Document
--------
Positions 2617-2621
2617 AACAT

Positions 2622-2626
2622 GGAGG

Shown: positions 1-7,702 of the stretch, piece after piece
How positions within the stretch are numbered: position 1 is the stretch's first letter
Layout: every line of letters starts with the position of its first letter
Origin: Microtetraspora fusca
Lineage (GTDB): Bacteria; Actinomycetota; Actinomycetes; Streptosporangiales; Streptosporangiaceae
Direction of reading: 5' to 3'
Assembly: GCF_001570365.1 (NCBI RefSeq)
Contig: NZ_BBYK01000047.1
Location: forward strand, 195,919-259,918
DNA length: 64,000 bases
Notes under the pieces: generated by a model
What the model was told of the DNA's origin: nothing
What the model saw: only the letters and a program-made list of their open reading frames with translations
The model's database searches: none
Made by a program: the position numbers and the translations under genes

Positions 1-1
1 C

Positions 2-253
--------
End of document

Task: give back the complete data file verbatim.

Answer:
Positions 2617-2621
2617 AACAT

Positions 2622-2626
2622 GGAGG

Shown: positions 1-7,702 of the stretch, piece after piece
How positions within the stretch are numbered: position 1 is the stretch's first letter
Layout: every line of letters starts with the position of its first letter
Origin: Microtetraspora fusca
Lineage (GTDB): Bacteria; Actinomycetota; Actinomycetes; Streptosporangiales; Streptosporangiaceae
Direction of reading: 5' to 3'
Assembly: GCF_001570365.1 (NCBI RefSeq)
Contig: NZ_BBYK01000047.1
Location: forward strand, 195,919-259,918
DNA length: 64,000 bases
Notes under the pieces: generated by a model
What the model was told of the DNA's origin: nothing
What the model saw: only the letters and a program-made list of their open reading frames with translations
The model's database searches: none
Made by a program: the position numbers and the translations under genes

Positions 1-1
1 C

Positions 2-253